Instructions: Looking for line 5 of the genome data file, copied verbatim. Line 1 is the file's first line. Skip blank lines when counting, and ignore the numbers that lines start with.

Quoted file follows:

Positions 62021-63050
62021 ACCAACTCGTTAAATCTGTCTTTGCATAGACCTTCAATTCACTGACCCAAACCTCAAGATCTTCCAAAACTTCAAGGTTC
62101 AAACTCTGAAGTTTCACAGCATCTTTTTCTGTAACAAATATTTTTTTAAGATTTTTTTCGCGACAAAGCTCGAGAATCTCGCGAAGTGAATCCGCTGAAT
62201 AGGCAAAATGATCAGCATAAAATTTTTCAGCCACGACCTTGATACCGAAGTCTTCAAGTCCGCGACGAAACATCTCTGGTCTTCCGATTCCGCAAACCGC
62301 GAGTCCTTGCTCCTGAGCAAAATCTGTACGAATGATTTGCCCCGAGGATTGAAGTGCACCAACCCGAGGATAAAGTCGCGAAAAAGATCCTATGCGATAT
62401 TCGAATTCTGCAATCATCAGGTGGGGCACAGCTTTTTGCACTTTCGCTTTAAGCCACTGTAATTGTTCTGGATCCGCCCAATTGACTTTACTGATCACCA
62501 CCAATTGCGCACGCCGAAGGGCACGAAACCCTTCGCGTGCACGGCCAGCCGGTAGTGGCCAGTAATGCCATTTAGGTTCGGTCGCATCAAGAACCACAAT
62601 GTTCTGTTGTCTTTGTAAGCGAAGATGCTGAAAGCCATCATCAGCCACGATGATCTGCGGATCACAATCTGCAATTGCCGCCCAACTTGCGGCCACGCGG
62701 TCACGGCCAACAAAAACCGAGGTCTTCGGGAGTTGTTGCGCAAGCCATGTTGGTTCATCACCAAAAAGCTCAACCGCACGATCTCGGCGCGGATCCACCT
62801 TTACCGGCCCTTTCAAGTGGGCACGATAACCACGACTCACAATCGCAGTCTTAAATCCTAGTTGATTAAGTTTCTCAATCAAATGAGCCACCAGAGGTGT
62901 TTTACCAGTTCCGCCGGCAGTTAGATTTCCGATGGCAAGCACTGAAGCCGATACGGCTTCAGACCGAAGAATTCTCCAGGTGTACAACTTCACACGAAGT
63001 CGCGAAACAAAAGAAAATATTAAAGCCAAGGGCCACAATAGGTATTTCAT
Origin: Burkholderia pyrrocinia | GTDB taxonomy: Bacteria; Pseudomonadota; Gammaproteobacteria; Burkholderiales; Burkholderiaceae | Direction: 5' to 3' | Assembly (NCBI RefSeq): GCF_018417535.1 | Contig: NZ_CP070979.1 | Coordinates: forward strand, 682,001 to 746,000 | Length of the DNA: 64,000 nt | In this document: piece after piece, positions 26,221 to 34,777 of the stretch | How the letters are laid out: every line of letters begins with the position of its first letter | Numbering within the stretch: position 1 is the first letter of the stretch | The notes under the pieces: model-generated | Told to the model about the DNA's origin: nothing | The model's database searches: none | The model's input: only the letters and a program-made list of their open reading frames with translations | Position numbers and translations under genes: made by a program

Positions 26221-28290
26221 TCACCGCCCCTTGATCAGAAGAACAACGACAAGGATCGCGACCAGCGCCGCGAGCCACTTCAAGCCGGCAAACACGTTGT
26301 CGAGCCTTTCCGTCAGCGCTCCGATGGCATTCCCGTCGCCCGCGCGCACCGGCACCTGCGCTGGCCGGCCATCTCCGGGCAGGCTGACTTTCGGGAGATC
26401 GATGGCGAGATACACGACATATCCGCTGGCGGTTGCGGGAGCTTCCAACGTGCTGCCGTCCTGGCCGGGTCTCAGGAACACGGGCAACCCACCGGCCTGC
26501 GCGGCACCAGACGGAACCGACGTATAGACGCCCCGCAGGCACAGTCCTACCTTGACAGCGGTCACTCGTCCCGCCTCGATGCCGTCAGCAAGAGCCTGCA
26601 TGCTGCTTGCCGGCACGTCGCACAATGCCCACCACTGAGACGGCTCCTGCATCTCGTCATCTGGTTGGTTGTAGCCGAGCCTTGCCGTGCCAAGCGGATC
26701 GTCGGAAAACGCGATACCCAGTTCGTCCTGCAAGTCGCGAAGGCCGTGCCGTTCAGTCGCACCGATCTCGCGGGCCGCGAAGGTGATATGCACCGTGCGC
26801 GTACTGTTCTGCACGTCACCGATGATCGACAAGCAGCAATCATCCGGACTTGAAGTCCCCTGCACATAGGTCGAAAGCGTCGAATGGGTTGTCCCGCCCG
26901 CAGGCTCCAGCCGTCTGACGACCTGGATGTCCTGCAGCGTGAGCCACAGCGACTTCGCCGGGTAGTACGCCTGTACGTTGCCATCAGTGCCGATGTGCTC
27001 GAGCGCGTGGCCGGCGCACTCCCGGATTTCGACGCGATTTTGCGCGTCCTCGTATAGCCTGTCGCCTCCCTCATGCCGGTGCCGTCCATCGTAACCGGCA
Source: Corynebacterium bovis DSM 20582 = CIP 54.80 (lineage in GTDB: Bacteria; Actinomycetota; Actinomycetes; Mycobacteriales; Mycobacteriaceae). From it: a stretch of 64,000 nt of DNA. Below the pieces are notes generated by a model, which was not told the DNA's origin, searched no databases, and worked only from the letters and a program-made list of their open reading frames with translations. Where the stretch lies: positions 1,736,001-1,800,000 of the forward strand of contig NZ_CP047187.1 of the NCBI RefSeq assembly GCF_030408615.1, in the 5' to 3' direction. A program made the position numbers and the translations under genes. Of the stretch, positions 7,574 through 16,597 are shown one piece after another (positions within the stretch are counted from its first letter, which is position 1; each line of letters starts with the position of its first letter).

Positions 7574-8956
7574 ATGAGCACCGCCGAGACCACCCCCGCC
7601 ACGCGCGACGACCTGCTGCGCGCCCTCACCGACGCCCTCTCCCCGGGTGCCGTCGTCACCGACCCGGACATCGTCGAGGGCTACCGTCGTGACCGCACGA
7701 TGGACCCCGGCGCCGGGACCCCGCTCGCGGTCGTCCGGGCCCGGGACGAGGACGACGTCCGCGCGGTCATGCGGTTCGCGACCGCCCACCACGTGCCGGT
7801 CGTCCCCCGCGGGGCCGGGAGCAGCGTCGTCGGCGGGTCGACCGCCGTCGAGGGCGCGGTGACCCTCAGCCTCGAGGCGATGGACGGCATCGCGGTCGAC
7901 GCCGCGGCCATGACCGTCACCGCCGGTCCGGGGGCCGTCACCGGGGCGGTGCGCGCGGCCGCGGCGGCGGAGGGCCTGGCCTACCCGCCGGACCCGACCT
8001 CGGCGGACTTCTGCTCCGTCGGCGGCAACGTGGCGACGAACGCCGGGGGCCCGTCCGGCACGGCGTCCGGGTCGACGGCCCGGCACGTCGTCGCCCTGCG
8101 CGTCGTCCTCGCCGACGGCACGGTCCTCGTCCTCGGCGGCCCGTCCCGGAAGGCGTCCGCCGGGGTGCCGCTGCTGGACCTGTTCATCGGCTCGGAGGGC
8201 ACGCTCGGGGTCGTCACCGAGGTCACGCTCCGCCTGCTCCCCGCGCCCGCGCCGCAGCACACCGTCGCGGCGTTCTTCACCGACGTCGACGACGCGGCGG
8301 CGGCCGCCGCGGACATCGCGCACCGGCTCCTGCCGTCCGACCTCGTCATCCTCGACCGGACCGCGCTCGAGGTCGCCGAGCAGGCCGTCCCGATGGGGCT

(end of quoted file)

62301 GAGTCCTTGCTCCTGAGCAAAATCTGTACGAATGATTTGCCCCGAGGATTGAAGTGCACCAACCCGAGGATAAAGTCGCGAAAAAGATCCTATGCGATAT